Search form

Donate Today

Recipes

Not So Sweet: Savory Cooking With Chocolate

The long-favored dessert can lend a dark, bitter and surprisingly earthy twist to savory dishes.

April 6, 2018

Most of us associate chocolate with warm cookies, fudgy brownies, decadent cakes and other sweet treats. And, while I love chocolate for dessert as much as the next person (maybe even more?), chocolate also has a special place in my savory cooking. Yes, that’s right: chocolate for dinner.

We all know that chocolate pairs great with fruit, nuts and caramel. However, it also goes great with the other end of the food spectrum — spices (fennel, wasabi, chili powder), cheese (ricotta, Parmesan, gouda), coffee and espresso (especially when mixed into rubs for meat), and beer (try a nice, dark stout and a bit of dark chocolate together). And, of course, chocolate is a classic ingredient in Mexican mole sauce.

Along with its mood-boosting benefits (who doesn’t want to chow down on a chocolate bar at the end of a stressful day?), cocoa is packed with antioxidants. One of these antioxidants, known as flavonoids, can help reduce the risk of heart disease. Chocolate is also believed to help control cholesterol, increase cognitive abilities and prevent cancer. The higher the cocoa content, the more you can reap from this sweet (or not-so-sweet) treat. Try to use chocolate with a 70 percent or higher cocoa level.

For even more health benefits, use a high-quality cocoa powder. You get all the health benefits of chocolate, but without the added sugar and fat. For savory dishes, don’t make the mistake of grabbing the hot cocoa mix. Instead, keep look for natural (non-alkalized) cocoa powder and Dutch process (alkalized) cocoa powder. For baking, when your recipe calls for a leavener (baking powder or baking soda), reach for the natural cocoa powder. However, with savory cooking, I recommend using Dutch process cocoa, which has a less bitter flavor.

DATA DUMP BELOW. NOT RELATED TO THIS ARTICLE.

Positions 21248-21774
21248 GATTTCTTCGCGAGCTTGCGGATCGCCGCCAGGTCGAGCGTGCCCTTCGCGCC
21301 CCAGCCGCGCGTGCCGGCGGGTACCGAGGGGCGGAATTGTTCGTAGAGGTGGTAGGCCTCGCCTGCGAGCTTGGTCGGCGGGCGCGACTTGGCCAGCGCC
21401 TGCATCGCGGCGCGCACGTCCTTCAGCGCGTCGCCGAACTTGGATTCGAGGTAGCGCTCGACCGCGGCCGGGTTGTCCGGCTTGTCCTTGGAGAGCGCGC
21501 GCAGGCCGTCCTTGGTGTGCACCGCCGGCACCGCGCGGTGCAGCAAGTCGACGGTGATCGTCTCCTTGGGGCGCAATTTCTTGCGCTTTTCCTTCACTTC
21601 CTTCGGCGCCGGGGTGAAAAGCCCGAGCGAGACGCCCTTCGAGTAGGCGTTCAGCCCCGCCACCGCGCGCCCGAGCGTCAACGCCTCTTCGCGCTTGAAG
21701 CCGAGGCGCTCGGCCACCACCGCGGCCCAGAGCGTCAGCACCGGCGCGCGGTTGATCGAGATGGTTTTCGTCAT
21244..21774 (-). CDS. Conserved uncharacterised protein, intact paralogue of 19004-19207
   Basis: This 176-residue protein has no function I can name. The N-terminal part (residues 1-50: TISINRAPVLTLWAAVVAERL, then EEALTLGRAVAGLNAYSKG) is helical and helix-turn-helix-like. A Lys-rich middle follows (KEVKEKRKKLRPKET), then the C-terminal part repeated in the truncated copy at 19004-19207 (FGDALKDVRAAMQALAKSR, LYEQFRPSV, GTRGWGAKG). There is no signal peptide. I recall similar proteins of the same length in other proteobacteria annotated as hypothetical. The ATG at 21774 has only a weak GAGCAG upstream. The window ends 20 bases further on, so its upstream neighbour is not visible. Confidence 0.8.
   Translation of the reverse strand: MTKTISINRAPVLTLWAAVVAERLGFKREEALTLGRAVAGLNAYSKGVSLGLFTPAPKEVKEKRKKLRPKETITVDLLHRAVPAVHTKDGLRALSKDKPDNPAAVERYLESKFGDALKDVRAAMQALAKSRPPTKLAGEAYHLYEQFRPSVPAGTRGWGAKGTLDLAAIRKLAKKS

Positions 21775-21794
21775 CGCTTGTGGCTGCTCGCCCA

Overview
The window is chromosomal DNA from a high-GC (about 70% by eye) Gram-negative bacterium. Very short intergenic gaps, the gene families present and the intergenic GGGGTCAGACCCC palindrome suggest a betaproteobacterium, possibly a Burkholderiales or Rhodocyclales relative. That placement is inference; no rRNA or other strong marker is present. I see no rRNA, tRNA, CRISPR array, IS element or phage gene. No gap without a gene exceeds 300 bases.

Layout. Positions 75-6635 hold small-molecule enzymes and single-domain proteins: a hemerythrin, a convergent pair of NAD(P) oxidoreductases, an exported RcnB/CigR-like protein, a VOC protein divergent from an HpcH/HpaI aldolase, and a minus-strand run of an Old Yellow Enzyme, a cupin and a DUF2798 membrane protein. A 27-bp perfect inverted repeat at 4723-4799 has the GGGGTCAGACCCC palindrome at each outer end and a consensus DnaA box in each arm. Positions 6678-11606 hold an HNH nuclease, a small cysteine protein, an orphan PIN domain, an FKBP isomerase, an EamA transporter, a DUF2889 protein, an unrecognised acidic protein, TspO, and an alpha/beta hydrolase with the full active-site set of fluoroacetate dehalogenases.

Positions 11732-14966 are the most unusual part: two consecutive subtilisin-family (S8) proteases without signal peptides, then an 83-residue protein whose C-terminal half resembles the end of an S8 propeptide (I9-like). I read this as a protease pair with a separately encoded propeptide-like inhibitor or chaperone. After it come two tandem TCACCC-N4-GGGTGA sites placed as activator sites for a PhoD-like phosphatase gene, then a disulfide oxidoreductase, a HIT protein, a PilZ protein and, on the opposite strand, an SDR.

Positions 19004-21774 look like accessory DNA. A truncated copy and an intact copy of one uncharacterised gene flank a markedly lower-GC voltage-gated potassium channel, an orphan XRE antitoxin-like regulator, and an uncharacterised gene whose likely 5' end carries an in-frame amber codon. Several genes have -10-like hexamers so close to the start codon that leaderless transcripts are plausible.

Tips

Grab bars, not chips: Chocolate chips don’t blend or melt as well as chopped bars do (that’s their job after all – to keep their shape in cookies and other treats). When chopping chocolate bars, use a serrated knife to making cutting easier.

Use a water bath: Chocolate burns very easily, and once burnt it’s no good. Melt your chocolate in a water bath (a heatproof bowl placed over a skillet or saucepan of simmering water). Just be careful not to splash any water into your chocolate.

Some fat is ok: Try to find and buy cocoa powder with the highest fat content. This means more cocoa butter, which results in richer chocolate flavor.

Dark chocolate and parmesan grilled cheese

Just like hot sauce and peanut butter, or maple and bacon, some unlikely food matches can surprise your taste buds. Enter PCC Community Markets’ Dark Chocolate and Parmesan Grilled Cheese. Your kids will love that they get chocolate for lunch, and the fruity notes that dark chocolate draws out of Parmesan cheese will delight you.

Spicy dutch oven chili

Two types of chili powder, molasses, beer and Dutch process cocoa powder give this hearty chili a rich, complex and earthy flavor. BushCooking.com’s Spicy Dutch Oven Chili is best cooked outdoors, where smoke from the campfire adds another savory note to this dish (but, it’s just as delicious cooked indoors on your stovetop).

Pear-apple salad with chocolate vinaigrette

Add even more healthy benefits to chocolate by using it in a vinaigrette for The Heritage Cook’s Pear and Apple Salad with Chocolate Vinaigrette. This gluten-free recipe combines semisweet chocolate and balsamic vinegar, drizzled over fresh, crisp greens, pears and toasted walnuts for the perfect starter salad.

Chocolate-dipped crackers and cheese

Savory chocolate dishes aren’t just for lunch or dinner. At My Life Runs On Food, you can find Chocolate Dipped Crackers and Cheese, a fun, easy and surprising appetizer or snack to serve at your next get together. Three types of homemade crackers (lemon, rosemary and cornmeal chili) are dipped in chocolate and served with soft, creamy cheese, for a snack that’s somewhere between sweet and savory.

Slow cooker chicken mole

One of the most classic uses of chocolate in savory dishes is in Mexican mole, a sweet, spicy and savory sauce that tops enchiladas, meat and many other dishes. Allrecipes’ Slow Cooker Chicken Mole is the perfect meal to “set and forget” while it simmers in the slow cooker during the day. Packed with spices, cocoa powder and peanut butter, you can serve this chicken piled on tortillas or rice.



SUPPORTED BY



Jackie Freeman

Recipe developer, food stylist and culinary tinkerer, Jackie Freeman has worked in the culinary field for over 20 years as a private chef, cheesemaker, culinary instructor, recipe editor and a radio and video personality.

More stories by Jackie Freeman